I'm glad to have justification to eat salt, I use it liberally anyway, but I can't square this with paleo thinking. Was salt easily available to our ancestors? Would they have consumed it in such large quantities?
In addition to a lot of areas being on the coast today, a lot of the rocks on the continents were once at the bottom of the sea and contain salt (that is where salt is mined from).
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  #35   ^
Old Tue, Aug-28-12, 21:07
Nancy LC's Avatar
Nancy LC Nancy LC is offline
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Quote from "The Art and Science of Low Carb living"
Quote:
In contrast, Dr. Hoffer's subjects were given 5 grams of sodium per day, and there was: a) no difference in water weight loss between his two diet groups, and b) his low carb subjects had no headache, no dizziness, and their endurance performance (assessed in a separate concurrent study) was as good or better than the subjects given the mixed diet.


Quote:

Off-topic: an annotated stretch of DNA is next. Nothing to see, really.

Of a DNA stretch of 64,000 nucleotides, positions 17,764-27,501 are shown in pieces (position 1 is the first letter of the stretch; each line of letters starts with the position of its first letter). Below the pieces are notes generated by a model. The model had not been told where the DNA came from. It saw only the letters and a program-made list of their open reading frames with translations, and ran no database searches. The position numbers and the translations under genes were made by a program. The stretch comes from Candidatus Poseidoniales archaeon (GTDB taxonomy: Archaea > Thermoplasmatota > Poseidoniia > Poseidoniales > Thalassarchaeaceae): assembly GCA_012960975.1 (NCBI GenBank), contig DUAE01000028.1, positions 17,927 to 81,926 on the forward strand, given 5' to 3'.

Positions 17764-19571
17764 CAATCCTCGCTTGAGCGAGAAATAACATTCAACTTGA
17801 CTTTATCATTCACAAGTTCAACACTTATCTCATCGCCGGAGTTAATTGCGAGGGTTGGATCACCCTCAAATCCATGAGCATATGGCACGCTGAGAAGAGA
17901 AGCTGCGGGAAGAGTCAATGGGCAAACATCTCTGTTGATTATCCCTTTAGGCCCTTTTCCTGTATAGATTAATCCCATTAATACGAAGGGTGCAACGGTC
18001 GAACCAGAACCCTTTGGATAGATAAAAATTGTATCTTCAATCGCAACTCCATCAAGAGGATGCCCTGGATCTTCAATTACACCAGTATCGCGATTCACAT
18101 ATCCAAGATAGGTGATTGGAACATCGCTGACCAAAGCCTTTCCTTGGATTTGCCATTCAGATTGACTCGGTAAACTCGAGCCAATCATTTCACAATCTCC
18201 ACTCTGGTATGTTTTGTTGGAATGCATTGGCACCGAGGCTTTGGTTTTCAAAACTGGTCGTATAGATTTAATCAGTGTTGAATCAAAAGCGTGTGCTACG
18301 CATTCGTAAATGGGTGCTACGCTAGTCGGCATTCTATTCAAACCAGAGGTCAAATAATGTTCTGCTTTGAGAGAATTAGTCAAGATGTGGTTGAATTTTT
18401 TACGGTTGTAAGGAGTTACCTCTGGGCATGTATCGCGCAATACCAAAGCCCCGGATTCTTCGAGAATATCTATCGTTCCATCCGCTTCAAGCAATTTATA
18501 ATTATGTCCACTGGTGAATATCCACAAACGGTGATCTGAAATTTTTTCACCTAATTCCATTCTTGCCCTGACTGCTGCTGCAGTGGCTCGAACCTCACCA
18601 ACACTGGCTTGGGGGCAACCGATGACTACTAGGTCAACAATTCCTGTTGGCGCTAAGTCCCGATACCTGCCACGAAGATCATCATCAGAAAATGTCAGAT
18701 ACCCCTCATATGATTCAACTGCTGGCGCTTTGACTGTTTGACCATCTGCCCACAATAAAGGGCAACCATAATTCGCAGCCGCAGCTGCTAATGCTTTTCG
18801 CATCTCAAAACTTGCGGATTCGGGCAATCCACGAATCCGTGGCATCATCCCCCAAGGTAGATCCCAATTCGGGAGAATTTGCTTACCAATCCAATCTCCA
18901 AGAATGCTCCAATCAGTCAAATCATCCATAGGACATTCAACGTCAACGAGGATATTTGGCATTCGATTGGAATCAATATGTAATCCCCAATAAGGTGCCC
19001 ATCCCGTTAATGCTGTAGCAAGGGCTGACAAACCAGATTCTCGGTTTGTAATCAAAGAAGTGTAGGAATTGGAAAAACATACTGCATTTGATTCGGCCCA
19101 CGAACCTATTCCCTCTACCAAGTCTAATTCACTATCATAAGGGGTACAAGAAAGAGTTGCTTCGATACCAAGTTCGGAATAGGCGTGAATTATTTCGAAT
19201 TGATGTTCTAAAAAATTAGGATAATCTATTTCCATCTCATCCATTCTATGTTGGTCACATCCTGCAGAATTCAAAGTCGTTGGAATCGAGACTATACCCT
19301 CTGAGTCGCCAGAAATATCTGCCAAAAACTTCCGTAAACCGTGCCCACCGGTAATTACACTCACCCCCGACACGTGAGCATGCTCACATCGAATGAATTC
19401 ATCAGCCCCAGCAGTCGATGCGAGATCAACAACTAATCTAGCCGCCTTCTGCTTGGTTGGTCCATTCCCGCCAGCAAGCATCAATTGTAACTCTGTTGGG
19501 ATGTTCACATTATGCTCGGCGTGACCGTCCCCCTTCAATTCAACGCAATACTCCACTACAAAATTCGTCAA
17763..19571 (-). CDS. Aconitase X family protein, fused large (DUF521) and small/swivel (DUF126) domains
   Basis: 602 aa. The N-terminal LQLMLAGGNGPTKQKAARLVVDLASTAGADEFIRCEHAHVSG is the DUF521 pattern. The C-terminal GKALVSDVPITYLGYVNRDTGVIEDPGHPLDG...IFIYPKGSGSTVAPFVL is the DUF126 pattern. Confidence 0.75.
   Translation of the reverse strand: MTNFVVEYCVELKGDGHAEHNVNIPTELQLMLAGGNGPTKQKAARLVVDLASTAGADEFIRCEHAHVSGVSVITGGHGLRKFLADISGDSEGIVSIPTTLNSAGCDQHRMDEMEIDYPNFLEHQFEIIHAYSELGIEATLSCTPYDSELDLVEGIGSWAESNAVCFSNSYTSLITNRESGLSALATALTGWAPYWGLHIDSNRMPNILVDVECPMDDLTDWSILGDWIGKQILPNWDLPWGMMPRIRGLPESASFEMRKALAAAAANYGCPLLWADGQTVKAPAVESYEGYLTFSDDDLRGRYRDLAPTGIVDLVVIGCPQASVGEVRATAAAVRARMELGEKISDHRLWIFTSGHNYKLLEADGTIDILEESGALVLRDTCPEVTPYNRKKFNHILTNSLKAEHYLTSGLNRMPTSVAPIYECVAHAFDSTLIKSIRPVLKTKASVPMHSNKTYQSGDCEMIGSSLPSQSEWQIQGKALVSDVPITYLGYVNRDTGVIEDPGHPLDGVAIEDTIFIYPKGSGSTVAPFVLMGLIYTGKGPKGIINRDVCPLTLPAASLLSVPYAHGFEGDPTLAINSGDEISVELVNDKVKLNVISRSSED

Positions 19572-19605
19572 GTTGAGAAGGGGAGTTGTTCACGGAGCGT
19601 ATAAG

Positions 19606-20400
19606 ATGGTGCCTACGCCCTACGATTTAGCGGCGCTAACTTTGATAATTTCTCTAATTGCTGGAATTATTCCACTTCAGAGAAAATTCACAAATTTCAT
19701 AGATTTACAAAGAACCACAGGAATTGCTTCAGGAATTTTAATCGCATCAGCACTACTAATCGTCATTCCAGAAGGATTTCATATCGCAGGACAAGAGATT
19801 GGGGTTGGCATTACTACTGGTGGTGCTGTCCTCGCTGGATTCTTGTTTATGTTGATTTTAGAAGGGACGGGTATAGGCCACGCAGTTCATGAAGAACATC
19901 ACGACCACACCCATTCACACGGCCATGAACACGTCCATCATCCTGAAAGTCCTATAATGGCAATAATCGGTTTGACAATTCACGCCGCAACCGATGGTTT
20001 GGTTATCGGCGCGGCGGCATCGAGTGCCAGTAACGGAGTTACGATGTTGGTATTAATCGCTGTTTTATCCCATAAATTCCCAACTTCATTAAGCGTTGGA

...At some point, when confronted with this low sodium intake plus carbohydrate restriction, most people's defense mechanisms can't maintain normal mineral balances. So the body's next level of defense is for the adrenal gland to secrete the hormone aldosterone, which makes kidney tubular cells excrete potassium in order to conserve sodium. That is, the body wastes some of its intracellular potassium in order to cling to whatever sodium it can. However unless there is copious potassium coming in from the diet, this excess urinary potassium comes from the body's potassium pool inside cells. Two things then happen. First, nerve and muscle cells don't work well, leading to cardiac dysrhythmias and muscle cramps. Second, because potassium is an obligate component of lean tissue, the body starts losing muscle even if there's plenty of protein in the diet.